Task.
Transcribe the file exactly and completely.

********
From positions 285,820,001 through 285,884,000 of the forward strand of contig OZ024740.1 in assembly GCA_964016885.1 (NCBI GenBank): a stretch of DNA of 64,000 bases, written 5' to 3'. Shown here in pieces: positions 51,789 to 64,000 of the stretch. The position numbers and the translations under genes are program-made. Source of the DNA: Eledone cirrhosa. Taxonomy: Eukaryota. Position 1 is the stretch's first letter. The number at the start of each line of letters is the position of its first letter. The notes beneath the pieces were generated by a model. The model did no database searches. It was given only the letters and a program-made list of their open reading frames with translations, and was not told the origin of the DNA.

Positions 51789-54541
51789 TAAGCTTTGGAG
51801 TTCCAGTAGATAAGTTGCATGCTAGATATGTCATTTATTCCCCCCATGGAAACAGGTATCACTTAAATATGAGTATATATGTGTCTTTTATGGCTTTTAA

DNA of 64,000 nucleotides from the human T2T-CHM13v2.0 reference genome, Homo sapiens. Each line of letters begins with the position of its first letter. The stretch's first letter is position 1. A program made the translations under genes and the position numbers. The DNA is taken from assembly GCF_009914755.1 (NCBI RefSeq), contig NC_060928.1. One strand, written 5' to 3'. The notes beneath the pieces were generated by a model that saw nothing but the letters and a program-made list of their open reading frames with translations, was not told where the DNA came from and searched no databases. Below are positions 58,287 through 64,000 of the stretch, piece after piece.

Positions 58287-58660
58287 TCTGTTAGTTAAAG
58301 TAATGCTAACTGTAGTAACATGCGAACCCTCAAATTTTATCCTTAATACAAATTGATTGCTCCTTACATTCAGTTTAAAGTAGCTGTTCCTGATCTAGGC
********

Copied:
From positions 285,820,001 through 285,884,000 of the forward strand of contig OZ024740.1 in assembly GCA_964016885.1 (NCBI GenBank): a stretch of DNA of 64,000 bases, written 5' to 3'. Shown here in pieces: positions 51,789 to 64,000 of the stretch. The position numbers and the translations under genes are program-made. Source of the DNA: Eledone cirrhosa. Taxonomy: Eukaryota. Position 1 is the stretch's first letter. The number at the start of each line of letters is the position of its first letter. The notes beneath the pieces were generated by a model. The model did no database searches. It was given only the letters and a program-made list of their open reading frames with translations, and was not told the origin of the DNA.

Positions 51789-54541
51789 TAAGCTTTGGAG
51801 TTCCAGTAGATAAGTTGCATGCTAGATATGTCATTTATTCCCCCCATGGAAACAGGTATCACTTAAATATGAGTATATATGTGTCTTTTATGGCTTTTAA

DNA of 64,000 nucleotides from the human T2T-CHM13v2.0 reference genome, Homo sapiens. Each line of letters begins with the position of its first letter. The stretch's first letter is position 1. A program made the translations under genes and the position numbers. The DNA is taken from assembly GCF_009914755.1 (NCBI RefSeq), contig NC_060928.1. One strand, written 5' to 3'. The notes beneath the pieces were generated by a model that saw nothing but the letters and a program-made list of their open reading frames with translations, was not told where the DNA came from and searched no databases. Below are positions 58,287 through 64,000 of the stretch, piece after piece.

Positions 58287-58660
58287 TCTGTTAGTTAAAG
58301 TAATGCTAACTGTAGTAACATGCGAACCCTCAAATTTTATCCTTAATACAAATTGATTGCTCCTTACATTCAGTTTAAAGTAGCTGTTCCTGATCTAGGC